June 3, 2016

An alternative to the bullshit industrial complex

Keeping the web weird

I recently read The Creative World’s Bullshit Industrial Complex by Sean Blanda over at 99u. It’s a phenomenal piece on the current state of authority and fame on the web (especially in creative circles).

And most times, when we dig deeper into a specific person’s pitch, his or her purported authority is more of a facade to make them appear authoritative — and any ideas are actually a mosaic of people also trying to appear authoritative in a disconcerting house of cards.

I’ve seen this myself many times. But I’ve still fallen into this trap before:

Their interest is not in making the reader’s life any better, it is in building their own profile as some kind of influencer or thought leader. Or, most frustratingly, they all reference the same company case studies (Hello, Apple and Pixar!), the same writers, or the same internet thinkers. I often encounter writers that share “success advice” learned from a blogger who was quoting a book that interviewed a notable prolific person.

The modern social mobile web has greased the wheels for every little thought. It’s much easier to retweet someone than to write a unique tweet.

Is it truly external vs internal motivation?

The one piece I don’t completely agree with Sean on is the idea that this is a zero-sum game between external and internal motivation - yes we should be striving for original unique work but not publishing to the open web cuts off so many opportunities - I’ve had so many wonderful professional and personal interactions because of being visible on the web - in fact I first met Sean because of putting myself out there in the world.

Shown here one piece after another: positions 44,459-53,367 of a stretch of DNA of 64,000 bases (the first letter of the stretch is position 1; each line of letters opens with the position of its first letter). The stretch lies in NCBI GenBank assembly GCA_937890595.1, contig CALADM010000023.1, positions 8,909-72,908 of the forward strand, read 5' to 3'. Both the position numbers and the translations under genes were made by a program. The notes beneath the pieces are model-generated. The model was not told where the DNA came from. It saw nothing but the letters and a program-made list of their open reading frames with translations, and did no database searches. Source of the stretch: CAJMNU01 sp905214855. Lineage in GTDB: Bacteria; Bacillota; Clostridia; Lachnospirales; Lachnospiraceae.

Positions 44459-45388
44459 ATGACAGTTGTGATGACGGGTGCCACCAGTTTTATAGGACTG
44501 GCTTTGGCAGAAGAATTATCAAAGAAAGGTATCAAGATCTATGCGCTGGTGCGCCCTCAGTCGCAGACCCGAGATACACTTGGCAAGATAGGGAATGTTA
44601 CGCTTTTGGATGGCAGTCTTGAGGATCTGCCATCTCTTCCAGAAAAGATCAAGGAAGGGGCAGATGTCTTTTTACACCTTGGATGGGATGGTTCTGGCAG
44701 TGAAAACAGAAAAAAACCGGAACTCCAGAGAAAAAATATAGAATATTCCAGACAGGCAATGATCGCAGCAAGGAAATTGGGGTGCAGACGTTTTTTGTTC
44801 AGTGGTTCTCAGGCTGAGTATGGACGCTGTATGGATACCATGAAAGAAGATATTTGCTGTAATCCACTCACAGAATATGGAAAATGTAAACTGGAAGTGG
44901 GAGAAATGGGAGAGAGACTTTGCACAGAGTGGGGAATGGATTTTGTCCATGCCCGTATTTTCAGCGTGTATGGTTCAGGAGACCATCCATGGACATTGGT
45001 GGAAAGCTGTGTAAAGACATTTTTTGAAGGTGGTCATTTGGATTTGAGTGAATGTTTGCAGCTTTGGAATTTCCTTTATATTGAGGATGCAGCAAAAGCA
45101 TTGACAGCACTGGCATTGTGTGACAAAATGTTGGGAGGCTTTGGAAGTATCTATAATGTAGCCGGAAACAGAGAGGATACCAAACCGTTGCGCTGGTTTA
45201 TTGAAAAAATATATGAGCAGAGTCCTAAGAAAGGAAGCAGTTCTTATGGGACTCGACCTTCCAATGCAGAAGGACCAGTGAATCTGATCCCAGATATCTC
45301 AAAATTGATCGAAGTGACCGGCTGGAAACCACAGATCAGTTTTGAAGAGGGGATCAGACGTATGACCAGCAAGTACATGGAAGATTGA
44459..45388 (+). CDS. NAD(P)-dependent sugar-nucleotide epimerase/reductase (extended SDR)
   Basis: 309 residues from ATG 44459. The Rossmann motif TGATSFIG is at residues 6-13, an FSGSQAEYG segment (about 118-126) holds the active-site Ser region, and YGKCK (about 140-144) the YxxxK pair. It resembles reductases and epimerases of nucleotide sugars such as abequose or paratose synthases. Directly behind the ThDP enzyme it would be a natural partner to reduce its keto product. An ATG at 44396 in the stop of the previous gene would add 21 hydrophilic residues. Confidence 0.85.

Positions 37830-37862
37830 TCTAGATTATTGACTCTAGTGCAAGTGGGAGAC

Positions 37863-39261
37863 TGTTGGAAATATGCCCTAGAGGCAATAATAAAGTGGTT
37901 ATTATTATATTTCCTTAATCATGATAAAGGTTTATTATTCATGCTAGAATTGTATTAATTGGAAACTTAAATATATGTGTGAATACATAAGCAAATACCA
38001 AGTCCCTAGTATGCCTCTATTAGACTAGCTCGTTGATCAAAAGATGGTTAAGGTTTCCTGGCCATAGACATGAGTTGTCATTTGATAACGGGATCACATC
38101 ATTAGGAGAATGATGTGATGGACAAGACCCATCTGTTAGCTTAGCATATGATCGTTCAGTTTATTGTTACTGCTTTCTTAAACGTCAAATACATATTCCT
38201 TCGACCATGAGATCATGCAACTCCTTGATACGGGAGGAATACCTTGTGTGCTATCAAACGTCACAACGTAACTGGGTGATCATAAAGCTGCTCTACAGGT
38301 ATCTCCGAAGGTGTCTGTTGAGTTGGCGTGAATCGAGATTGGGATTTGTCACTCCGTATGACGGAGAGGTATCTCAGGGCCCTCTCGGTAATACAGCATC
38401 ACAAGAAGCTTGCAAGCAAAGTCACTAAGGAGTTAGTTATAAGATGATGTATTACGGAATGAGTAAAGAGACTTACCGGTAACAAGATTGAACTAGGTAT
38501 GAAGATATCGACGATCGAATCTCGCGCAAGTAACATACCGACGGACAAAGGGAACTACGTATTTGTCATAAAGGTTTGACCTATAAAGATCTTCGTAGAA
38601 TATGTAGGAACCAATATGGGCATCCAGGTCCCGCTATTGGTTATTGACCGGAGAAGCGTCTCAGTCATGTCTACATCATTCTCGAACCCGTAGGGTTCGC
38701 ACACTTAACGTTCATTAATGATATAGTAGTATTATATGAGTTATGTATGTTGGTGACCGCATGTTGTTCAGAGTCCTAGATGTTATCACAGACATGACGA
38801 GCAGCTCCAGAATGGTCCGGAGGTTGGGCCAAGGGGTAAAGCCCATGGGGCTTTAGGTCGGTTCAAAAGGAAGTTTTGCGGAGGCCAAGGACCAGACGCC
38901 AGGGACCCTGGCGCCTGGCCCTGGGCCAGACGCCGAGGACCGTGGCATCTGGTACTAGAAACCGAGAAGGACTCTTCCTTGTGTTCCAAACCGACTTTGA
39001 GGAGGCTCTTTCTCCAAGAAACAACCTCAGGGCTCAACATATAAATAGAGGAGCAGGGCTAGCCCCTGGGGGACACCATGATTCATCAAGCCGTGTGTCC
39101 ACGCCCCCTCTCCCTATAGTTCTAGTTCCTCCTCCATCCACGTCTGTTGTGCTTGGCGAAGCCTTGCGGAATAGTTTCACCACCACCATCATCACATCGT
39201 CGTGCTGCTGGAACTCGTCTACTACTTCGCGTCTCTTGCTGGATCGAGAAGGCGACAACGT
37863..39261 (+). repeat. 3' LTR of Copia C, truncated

A suggestion for how to escape

Sean didn’t touch on how to avoid the Complex. I’m not going to tell you how to escape the bullshit industrial complex. I’m not going to write that because that would feed the machine - there’s no black and white here, the issue is nuanced. But perhaps you can treat this as a suggestion? A provocation? Here’s some ways I try and catch myself from falling into the Complex:

  • Publish, but keep it weird. For example, I love writing blog posts but I try hard to avoid anything that could be classed as “thought leadership” - for example Poetry & Markdown for What? about formatting markdown files for poetry, or A Meander into Architecture about seeing architecture for the very first time.
  • Post thinking, not answers. For example, a popular post I wrote a few months back Decentralized Brands & The Future of Content Marketing, despite the name is really just me thinking out loud. I wrote in the piece “This is not a fully fleshed out thesis yet but rather some jumping off points.” and as my thinking evolved I included links to other writing I found interesting.
  • Be humble. I wrote a post about how a side project I’d coded up never really worked properly and the lovely random exchange that happened as a result in Random acts of algorithms.

In summary - I believe you should be publishing something to the web, maybe an esoteric spreadsheet, perhaps an open source javascript library, a deep dive into semantic analysis of your favorite author? Who knows? Publish, but keep it weird and humble.

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This post was written by Tom Critchlow - blogger and independent consultant. Subscribe to join my occassional newsletter: